What are the chances that we’ll see something similar from Bush? In foreign policy, this would entail a shift towards bilateral or multilateral peacemaking, and in domestic policy, a serious attempt to balance the budget and the trade account. In my judgement, the likelihood is close to zero. But I’d be interested to hear what others have to say.

{ 59 comments }

1

Keith M Ellis 11.03.04 at 10:29 am

I agree that a turnaround on some policies during the second term, a la Reagan, is unlikely with Bush. My intuition is that there’s far more likely going to be a hardening of positions this term. I do think they’ll be embattled by a whole bunch of scandals and bad news, but I think that will make it more likely for them to harden their positions rather than soften them.

2

Bruce Baugh 11.03.04 at 10:33 am

Bush seems to learn less from his experience than Reagan.

3

Martin Wisse 11.03.04 at 11:05 am

Despite the awful problems Kerry would have governing the country in these circumstances, I still want him to win, as a second Bush administration will go on as it has been doing all along, not to mention that Supreme Court vacancy that is almost inevitable at this point.

4

jasper emmering 11.03.04 at 11:16 am

If Kerry wins the electoral college, he’s not powerless.

Two things characterize the last four years: excessive secrecy and scandals of incompetence, negligence, malevolence etc. etc.

If so much scandal can reach the surface while the most secretive administration since Nixon is in power, it is only reasonable to assume there still are lots of scandals we don’t even know about, and that at least some of those we’ve heard of turn out to be even worse.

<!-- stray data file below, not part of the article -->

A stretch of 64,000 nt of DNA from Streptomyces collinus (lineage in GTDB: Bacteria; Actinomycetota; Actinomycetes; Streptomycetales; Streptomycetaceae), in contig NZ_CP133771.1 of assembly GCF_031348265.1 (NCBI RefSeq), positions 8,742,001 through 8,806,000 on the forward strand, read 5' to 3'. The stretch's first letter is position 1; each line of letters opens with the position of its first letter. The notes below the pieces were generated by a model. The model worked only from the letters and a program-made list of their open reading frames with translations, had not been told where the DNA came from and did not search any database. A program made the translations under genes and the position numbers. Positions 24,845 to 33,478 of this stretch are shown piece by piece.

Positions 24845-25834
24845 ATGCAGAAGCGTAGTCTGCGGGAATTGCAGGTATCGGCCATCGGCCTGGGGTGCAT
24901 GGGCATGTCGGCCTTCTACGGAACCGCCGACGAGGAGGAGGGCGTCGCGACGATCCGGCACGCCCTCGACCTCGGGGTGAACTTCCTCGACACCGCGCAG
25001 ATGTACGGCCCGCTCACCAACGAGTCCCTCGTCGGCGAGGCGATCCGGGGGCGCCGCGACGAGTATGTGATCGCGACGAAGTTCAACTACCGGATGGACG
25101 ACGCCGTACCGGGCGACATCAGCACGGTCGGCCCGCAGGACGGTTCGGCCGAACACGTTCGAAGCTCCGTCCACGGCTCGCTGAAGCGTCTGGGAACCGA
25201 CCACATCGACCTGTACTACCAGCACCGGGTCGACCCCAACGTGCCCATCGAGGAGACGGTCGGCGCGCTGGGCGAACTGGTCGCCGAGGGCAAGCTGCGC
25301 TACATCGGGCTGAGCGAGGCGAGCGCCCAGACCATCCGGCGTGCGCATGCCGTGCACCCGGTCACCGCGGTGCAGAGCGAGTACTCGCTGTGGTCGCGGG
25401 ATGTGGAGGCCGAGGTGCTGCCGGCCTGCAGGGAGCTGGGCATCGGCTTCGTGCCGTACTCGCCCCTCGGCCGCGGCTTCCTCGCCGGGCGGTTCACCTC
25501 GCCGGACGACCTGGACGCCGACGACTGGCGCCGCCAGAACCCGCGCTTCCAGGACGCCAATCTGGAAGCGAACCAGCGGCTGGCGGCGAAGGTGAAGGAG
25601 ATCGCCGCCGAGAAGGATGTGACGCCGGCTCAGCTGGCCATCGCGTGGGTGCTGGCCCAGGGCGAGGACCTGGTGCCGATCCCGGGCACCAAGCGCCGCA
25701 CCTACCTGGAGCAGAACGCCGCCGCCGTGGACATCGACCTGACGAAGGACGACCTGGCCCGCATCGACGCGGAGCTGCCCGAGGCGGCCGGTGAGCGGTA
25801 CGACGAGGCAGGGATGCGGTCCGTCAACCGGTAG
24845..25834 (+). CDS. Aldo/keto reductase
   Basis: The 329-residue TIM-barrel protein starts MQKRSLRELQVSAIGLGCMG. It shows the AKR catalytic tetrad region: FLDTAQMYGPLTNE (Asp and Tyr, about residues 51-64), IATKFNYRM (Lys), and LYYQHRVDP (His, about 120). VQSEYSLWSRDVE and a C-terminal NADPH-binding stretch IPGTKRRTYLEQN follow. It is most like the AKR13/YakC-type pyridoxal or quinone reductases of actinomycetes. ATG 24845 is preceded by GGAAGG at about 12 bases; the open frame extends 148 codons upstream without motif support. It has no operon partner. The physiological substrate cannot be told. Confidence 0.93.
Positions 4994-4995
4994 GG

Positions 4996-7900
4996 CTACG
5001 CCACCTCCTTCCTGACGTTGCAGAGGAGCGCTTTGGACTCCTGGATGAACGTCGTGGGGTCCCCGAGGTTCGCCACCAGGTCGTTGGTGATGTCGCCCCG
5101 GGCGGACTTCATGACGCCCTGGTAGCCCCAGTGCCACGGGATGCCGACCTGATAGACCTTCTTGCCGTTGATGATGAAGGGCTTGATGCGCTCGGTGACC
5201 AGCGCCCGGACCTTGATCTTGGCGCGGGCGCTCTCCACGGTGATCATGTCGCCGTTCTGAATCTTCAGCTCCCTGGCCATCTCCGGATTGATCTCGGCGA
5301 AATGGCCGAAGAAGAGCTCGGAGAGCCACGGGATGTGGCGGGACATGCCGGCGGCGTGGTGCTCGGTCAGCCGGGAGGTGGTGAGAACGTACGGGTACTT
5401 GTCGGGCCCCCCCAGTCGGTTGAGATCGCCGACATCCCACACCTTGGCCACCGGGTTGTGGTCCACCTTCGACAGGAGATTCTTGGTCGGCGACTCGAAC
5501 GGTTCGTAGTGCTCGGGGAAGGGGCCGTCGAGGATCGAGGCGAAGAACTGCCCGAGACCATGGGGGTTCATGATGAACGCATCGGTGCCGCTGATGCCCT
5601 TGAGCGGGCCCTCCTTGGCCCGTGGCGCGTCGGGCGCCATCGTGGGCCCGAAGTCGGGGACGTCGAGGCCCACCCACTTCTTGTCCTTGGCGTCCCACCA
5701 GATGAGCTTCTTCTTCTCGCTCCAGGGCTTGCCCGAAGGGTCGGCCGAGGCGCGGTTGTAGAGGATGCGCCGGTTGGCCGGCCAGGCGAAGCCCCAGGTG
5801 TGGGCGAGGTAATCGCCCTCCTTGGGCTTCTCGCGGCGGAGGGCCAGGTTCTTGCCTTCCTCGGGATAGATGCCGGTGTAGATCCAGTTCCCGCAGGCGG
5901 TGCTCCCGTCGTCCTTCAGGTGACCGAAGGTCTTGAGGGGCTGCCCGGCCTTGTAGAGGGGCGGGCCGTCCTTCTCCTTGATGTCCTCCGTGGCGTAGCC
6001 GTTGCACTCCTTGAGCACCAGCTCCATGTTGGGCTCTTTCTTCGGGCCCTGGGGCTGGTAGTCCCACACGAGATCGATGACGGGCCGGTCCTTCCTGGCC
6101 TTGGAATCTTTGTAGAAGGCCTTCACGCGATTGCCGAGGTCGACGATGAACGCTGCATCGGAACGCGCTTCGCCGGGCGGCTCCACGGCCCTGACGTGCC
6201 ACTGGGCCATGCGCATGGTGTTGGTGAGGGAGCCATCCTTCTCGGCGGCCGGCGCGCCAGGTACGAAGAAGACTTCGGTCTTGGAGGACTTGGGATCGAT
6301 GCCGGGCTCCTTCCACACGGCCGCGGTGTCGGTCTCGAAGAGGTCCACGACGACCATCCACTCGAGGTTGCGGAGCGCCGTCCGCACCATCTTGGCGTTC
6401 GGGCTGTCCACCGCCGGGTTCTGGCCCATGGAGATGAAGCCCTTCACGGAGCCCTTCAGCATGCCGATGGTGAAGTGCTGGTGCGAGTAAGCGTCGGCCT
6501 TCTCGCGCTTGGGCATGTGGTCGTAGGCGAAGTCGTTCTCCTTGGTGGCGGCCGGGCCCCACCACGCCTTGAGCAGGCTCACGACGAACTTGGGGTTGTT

These scandals can legitimize a Kerry presidency (hell, Bush should have been impeached long ago just on the basis of what we do know). And they can hurt the Republicans enough to win back the Senate, the House, or both.

5

McDuff 11.03.04 at 11:36 am

I think that the big thing to be positive about is the fact that this will motivate and radicalise the Democrats. Bush, honestly, will not get better, but I do not think it will be an unmitigated disaster. A Dean/Obama style Democratic Party can take it in ’08, fresh off the back of the inevitable failures of the NeoConservative and Texas GOP policies that dominate the Republicans right now, and we will see a long-term swing away from those discredited policies.

Reagan had a chance to be the guy who “beat the USSR.” Bush will not get to declare a victory over Terrorism.

6